The man was plain looking. Brown hair, brown eyes, probably about thirty years of age. He looked rather distressed. The group hesitated, then Gale asked, “Who are you?”
“Jeremy Tanner. Excuse me.” The man dashed around the group and up the stairs.
“Jeremy Tanner,” Gale said, “Didn’t Rognvald say that he was the brother of Laura Walton?”
The group looked around at each other, shocked by the sudden appearance of the man. They cautiously followed him upstairs. They found Jeremy in a room just to the right of the top of the stairs. He was searching frantically through the room. Barry noted that this room looked less run down than the others and that many of the things in the room were not covered in dust. He supposed that Jeremy may have been living or at least working here for some time. “Jeremy Tanner,” Barry said, “brother of Laura Walton?”
“Yes,” replied Jeremy as he shuffled through a desk full of papers, “My poor, poor sister. She never deserved what I did to her.”
Barry glanced at the others, starting to feel uneasy about the situation. “What… what did you do to her,” he asked Jeremy.
Jeremy was frantically tossing papers to the floor, babbling distractedly and uncontrollably to the total strangers. “When I heard about the tragedy on the lake, her husband and family dying in a storm, I traveled up here to comfort her. Well, I’ve dabbled in the arcane arts you see, and I thought perhaps that I could let her talk to Gerald’s spirit. Find some peace.” Jeremy pulled a paper out of the desk and glanced over it, then ran to a shelf that held several ceramic jars and began looking through them. “The ritual I attempted… I was surprised that it worked. I was mostly just desperate to try anything to help my sister. It… it didn’t work quite right, though. It bound the spirits of the dead to this house.” Jeremy grabbed a few of the jars and dashed over to a bag that lay against a wall. He put the jars in it and started to read the paper again. “I think she started to lose grip on reality then, not knowing who was alive and who was dead. The servants lived in fear and eventually all moved out. A year ago, she passed away. My ritual, though… it still lingers I suppose. Her spirit was also bound here. I searched and studied and finally I thought I had found a way to end this. A spell to raise the bodies from the lake and a blessing to say over them and lay their spirits to rest. Something went wrong with the spell, though, and now… well, now there are abominations crawling out of the lake. Maybe I can try the blessing anyways,” he said, running his finger down the paper, “Yes, that’s it, I’ve got everything.” Jeremy picked up the bag, stuffed the paper inside it, and ran past the group out the door.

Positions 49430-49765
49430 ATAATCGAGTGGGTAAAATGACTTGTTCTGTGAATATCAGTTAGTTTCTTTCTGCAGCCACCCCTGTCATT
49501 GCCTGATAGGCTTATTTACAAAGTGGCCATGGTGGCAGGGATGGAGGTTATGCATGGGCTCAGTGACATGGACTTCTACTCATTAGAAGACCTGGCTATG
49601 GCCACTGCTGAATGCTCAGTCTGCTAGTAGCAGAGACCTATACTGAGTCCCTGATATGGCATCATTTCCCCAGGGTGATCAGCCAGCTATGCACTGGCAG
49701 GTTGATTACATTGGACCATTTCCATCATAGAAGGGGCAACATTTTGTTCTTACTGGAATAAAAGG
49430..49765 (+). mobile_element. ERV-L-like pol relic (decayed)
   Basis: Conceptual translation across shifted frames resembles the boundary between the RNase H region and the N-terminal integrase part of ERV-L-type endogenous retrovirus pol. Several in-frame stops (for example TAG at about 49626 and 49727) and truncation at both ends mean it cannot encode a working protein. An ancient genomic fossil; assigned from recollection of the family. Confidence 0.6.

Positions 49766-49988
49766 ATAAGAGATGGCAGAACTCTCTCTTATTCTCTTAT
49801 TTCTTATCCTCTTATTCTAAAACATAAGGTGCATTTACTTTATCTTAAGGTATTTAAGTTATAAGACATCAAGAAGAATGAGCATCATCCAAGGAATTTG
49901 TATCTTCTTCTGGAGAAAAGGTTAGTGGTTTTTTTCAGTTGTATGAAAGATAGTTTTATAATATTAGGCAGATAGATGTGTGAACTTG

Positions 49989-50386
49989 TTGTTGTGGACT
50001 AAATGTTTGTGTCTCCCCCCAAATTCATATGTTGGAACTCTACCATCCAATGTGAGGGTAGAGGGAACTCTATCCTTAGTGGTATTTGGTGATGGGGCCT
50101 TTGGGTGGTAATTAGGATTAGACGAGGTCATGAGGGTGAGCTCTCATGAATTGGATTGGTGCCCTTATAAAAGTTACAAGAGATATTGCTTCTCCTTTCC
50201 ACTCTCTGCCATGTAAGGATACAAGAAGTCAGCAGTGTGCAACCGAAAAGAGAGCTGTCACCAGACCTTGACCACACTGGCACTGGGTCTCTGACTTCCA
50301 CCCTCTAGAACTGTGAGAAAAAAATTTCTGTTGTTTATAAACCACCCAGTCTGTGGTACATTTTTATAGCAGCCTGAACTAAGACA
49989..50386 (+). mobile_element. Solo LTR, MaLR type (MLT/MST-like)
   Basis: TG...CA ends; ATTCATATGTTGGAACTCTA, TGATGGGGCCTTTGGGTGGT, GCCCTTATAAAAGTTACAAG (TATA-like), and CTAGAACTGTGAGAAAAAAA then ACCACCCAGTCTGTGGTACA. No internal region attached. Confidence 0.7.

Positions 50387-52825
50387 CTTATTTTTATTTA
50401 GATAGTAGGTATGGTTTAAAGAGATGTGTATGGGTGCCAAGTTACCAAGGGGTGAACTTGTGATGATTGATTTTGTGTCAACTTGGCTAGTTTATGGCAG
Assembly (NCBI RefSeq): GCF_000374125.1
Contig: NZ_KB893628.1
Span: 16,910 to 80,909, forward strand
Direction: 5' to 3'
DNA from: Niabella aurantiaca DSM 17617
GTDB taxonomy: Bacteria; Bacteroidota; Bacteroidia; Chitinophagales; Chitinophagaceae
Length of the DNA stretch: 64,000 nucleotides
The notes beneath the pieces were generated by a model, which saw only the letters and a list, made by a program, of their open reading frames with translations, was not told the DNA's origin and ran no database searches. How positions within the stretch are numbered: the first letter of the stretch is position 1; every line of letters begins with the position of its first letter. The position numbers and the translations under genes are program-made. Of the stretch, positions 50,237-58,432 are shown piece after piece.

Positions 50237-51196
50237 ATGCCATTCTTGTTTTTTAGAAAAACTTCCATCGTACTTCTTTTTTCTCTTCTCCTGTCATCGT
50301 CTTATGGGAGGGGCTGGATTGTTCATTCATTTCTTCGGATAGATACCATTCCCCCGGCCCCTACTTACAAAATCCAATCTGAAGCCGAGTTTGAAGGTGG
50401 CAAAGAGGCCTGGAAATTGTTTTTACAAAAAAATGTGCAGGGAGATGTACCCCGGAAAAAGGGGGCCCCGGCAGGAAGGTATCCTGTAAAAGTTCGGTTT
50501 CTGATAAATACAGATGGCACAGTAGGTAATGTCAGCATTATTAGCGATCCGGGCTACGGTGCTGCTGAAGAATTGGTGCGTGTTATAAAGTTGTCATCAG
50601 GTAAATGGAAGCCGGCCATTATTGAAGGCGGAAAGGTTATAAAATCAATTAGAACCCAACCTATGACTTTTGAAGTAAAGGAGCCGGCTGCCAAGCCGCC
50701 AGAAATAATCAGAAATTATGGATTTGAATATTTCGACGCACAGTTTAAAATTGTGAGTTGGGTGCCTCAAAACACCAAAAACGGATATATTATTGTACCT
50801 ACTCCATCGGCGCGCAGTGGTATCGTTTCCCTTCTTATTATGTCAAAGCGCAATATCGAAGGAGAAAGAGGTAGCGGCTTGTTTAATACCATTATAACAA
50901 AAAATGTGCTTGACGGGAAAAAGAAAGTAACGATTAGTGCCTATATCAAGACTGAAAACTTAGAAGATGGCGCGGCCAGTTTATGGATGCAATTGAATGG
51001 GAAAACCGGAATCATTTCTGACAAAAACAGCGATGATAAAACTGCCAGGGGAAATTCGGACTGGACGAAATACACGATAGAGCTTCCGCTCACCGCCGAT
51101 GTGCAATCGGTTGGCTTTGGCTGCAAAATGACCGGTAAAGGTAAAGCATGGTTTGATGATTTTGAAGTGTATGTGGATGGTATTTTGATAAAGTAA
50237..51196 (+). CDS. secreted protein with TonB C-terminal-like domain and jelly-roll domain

They all stood dumbfounded at what they had just heard. Abominations were something they had all heard stories of. Monsters in the Deep that the Deepguard fought. The thought that some were here, threatening Lakeside was disturbing to say the least. They looked at each other for a moment, then ran out the door, rushing to catch up with Jeremy.
They caught up to Jeremy out on the street in front of the Walton manor. “Abominations,” Gale exclaimed questioningly. Jeremy nodded and kept running. They reached the shore of the lake near the brick making workshop. Gale scanned the shore, not really sure what to expect. Then he saw them. The waters and the fish had made them nearly unrecognizable, rotted forms of what were once humans. They were struggling through the thick mud and clay, grasping towards the last few lights that were still lit in the town settling down for the night. “Whatever you’re going to do, do it quick,” Gale said to Jeremy. There were several of the abominations. More were starting to rise from the deeper waters and some had managed to make it to dry ground, where they began to make steadier progress towards the buildings. Jeremy set down his bag and pulled out the paper and the jars, then began drawing symbols in the dirt. Gale drew his short sword and moved to intercept the abominations, hoping to keep them out of the town. The abominations spotted him and shambled towards him. He shoved one back, feeling uneasy about attacking it with a sword, for it had once been a person. While Gale was regaining his footing after the push, another one shambled up and grabbed his arm. The first one stumbled forward again and slammed its rotting arms against Gale’s chest, putting a dent in his armor. They smelled terrible. As he struggled to free his arm, he saw that two more had made their way to dry ground and were heading his way.